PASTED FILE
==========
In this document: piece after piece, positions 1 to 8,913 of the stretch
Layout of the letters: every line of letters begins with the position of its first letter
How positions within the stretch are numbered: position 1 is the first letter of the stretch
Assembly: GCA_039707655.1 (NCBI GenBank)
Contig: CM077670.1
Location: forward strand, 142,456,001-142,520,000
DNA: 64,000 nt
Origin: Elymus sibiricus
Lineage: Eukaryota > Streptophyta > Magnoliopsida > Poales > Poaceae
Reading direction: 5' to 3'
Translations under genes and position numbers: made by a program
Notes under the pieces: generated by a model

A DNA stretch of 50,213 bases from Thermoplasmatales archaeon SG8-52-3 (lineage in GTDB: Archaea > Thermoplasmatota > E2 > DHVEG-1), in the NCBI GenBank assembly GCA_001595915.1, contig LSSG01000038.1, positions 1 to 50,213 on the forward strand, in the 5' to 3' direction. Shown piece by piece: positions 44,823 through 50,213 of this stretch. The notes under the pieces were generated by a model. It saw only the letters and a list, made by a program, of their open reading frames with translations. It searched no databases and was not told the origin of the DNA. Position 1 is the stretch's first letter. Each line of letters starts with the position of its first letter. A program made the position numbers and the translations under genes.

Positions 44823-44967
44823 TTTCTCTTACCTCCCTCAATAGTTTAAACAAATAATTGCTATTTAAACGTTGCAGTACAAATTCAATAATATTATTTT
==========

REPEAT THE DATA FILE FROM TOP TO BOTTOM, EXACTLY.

In this document: piece after piece, positions 1 to 8,913 of the stretch
Layout of the letters: every line of letters begins with the position of its first letter
How positions within the stretch are numbered: position 1 is the first letter of the stretch
Assembly: GCA_039707655.1 (NCBI GenBank)
Contig: CM077670.1
Location: forward strand, 142,456,001-142,520,000
DNA: 64,000 nt
Origin: Elymus sibiricus
Lineage: Eukaryota > Streptophyta > Magnoliopsida > Poales > Poaceae
Reading direction: 5' to 3'
Translations under genes and position numbers: made by a program
Notes under the pieces: generated by a model

A DNA stretch of 50,213 bases from Thermoplasmatales archaeon SG8-52-3 (lineage in GTDB: Archaea > Thermoplasmatota > E2 > DHVEG-1), in the NCBI GenBank assembly GCA_001595915.1, contig LSSG01000038.1, positions 1 to 50,213 on the forward strand, in the 5' to 3' direction. Shown piece by piece: positions 44,823 through 50,213 of this stretch. The notes under the pieces were generated by a model. It saw only the letters and a list, made by a program, of their open reading frames with translations. It searched no databases and was not told the origin of the DNA. Position 1 is the stretch's first letter. Each line of letters starts with the position of its first letter. A program made the position numbers and the translations under genes.

Positions 44823-44967
44823 TTTCTCTTACCTCCCTCAATAGTTTAAACAAATAATTGCTATTTAAACGTTGCAGTACAAATTCAATAATATTATTTT